In episode seven of LENNONYC: Beyond Broadcast, meet Adam Ippolito, the keyboardist for Elephant’s Memory. Elephant’s Memory was a protest band of the 1960’s and 70’s in New York City’s East Village. The group became the Plastic Ono Elephant’s Memory Band after John and Yoko arrived on the scene in 1972 and asked them to be their backing band.
Rarely seen archival footage by filmmaker Jonas Mekas captures John Lennon and Yoko Ono’s early years in Greenwich Village – surrounded by New York City staples such as Andy Warhol and Allen Ginsberg. Watch a clip from American Masters: LENNONYC. Coming to PBS November 22, 2010
See John Lennon perform “New York City” on stage at the One to One Concert, at New York City’s own Madison Square Garden in 1972. Watch American Masters: LENNONYC. Coming to PBS November 22nd, 2010.
Watch archival footage from 1980 of John and Yoko walking in Central Park. Hear John talk about the personal freedom he has found living New York City.
In episode six of LENNONYC: Beyond Broadcast, meet Gary Van Scyoc, the bass player for Elephant’s Memory, the band backing John Lennon and Yoko Ono during 1972 and appearing as the Plastic Ono Elephant’s Memory Band.
In episode five of LENNONYC: Beyond Broadcast, meet Roy Cicala, who worked for almost 20 years as a producer and sound engineer at Record Plant Studios in New York City. Known to be one of the best in his field, Cicala worked with John and Yoko all through the 1970’s. He was there and can attest to all of the madness and all of the magic as John put his music to tape.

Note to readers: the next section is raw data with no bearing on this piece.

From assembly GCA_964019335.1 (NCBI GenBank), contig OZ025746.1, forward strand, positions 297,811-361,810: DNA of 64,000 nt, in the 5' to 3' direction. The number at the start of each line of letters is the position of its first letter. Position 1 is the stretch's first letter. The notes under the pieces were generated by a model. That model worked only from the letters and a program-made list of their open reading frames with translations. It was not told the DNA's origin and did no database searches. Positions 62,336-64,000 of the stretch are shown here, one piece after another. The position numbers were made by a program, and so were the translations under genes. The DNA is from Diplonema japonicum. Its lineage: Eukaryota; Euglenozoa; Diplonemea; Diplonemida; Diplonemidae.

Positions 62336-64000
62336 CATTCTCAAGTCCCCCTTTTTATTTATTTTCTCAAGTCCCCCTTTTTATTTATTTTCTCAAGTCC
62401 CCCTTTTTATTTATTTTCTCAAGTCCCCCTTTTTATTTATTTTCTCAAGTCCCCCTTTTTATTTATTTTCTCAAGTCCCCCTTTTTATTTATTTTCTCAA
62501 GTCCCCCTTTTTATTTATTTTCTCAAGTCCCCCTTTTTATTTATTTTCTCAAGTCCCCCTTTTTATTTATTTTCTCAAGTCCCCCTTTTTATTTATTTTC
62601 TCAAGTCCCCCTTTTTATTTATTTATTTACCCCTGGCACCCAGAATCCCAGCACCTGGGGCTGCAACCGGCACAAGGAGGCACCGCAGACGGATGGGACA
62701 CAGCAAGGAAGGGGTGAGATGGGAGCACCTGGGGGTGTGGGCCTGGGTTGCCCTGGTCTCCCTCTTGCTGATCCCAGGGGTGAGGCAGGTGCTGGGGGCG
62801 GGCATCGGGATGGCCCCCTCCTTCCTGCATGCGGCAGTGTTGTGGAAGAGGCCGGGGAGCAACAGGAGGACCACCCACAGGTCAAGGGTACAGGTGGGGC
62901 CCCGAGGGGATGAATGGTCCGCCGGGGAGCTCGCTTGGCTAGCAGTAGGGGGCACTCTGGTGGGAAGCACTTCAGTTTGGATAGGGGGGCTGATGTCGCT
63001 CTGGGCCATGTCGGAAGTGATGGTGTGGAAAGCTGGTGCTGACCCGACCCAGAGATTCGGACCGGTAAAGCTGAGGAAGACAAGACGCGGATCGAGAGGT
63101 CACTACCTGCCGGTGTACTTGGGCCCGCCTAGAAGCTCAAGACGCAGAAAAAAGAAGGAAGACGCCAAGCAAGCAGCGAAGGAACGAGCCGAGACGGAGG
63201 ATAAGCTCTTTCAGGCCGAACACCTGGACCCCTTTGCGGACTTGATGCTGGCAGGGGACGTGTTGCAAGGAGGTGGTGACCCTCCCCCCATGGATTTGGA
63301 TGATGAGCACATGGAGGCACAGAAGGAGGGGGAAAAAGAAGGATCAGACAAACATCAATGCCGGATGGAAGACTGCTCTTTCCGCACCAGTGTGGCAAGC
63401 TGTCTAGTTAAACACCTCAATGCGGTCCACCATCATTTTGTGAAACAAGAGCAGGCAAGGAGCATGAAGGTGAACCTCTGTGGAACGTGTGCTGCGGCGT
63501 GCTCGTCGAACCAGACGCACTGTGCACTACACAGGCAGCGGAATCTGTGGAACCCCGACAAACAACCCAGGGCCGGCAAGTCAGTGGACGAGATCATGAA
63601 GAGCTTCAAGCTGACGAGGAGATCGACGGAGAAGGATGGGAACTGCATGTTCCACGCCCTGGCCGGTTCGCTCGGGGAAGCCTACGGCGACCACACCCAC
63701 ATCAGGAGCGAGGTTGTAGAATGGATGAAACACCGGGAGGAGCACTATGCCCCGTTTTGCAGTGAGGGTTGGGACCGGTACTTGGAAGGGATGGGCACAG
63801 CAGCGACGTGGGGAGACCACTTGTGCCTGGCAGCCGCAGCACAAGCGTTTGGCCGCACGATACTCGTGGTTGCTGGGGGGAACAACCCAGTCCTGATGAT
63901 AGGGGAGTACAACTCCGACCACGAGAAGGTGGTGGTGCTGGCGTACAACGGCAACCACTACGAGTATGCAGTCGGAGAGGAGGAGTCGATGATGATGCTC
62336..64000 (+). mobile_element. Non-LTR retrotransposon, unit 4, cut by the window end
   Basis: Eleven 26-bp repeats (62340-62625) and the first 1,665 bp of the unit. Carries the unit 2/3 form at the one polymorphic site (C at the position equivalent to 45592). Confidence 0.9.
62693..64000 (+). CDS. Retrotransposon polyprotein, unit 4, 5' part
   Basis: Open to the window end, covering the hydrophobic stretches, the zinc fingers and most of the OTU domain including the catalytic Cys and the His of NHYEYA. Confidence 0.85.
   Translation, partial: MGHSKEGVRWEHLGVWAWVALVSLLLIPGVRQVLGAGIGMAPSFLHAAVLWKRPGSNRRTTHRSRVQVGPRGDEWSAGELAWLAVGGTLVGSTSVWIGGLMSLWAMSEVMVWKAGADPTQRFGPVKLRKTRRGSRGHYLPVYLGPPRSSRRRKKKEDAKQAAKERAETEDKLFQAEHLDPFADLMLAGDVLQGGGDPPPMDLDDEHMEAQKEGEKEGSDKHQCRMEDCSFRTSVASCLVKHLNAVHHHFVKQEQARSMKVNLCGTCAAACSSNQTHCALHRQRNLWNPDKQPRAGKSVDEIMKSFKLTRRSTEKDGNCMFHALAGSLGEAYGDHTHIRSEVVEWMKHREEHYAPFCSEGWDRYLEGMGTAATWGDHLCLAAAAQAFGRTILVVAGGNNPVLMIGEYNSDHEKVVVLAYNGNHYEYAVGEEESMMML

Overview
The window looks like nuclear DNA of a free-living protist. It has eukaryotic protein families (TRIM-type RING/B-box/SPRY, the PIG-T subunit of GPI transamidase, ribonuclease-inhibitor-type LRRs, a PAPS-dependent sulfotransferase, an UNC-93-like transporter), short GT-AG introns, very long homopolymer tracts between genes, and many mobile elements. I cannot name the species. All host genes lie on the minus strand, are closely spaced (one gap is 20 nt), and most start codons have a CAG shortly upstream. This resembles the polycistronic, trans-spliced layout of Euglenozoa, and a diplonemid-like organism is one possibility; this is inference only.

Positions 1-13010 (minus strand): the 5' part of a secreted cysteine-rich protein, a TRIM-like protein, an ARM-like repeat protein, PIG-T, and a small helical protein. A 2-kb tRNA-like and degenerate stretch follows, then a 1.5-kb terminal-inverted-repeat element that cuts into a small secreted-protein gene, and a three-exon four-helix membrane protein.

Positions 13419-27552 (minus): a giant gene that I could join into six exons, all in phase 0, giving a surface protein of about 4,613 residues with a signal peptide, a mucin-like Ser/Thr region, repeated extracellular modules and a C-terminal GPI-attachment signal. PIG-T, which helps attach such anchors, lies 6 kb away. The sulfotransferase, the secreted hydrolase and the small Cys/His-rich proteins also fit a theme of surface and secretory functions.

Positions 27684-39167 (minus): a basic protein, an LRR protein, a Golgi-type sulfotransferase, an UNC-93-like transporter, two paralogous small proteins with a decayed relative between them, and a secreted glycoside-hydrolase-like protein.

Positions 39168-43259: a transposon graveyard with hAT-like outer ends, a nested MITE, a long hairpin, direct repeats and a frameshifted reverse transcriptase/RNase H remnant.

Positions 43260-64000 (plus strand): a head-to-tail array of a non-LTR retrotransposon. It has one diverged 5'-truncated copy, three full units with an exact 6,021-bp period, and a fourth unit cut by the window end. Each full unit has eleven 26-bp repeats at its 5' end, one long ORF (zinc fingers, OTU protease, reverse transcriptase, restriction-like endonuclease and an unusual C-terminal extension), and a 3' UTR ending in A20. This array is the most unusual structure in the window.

In episode four of LENNONYC: Beyond Broadcast: After losing a friendly bet that “Whatever Gets You Thru the Night” would never go to number one (it did), John Lennon played his last live show with his good friend Elton John. John and Yoko always claimed that this concert was the catalyst for their reconciliation. In fact, when Sean was born a year later they ask Elton to be his godfather.
In episode two of LENNONYC: Beyond Broadcast, meet Bob Gruen, who was friends with John and Yoko almost from the moment they arrived in New York City in 1971. Gruen, who has perhaps the most complete record of John’s time in New York. He took the two iconic photos of John Lennon from this period: the New York City t-shirt photo, and John in front of the Statue of Liberty.
The first podcast for American Masters: LENNONYC features Jack Douglas talking about his long relationship with John Lennon including his time producing Double Fantasy. A highlight of the interview is Douglas’ account about a probable Beatles reunion for a Ringo album slated to be recorded in early 1981. According to Douglas, Lennon had told him both he and Paul McCartney had signed on to the album and each had written original songs for Ringo. Lennon’s songs, “Stepping Out” and “Nobody Told Me” instead appeared on Lennon’s posthumous album, Milk and Honey.
Watch a clip from the AMERICAN MASTERS: LENNONYC, a new film that takes an intimate look at the time Lennon, Yoko Ono and their son, Sean, spent living in New York City during the 1970s. The film premieres nationally Monday, November 22 at 9pm on PBS (check local listings). In this clip see archival performance […]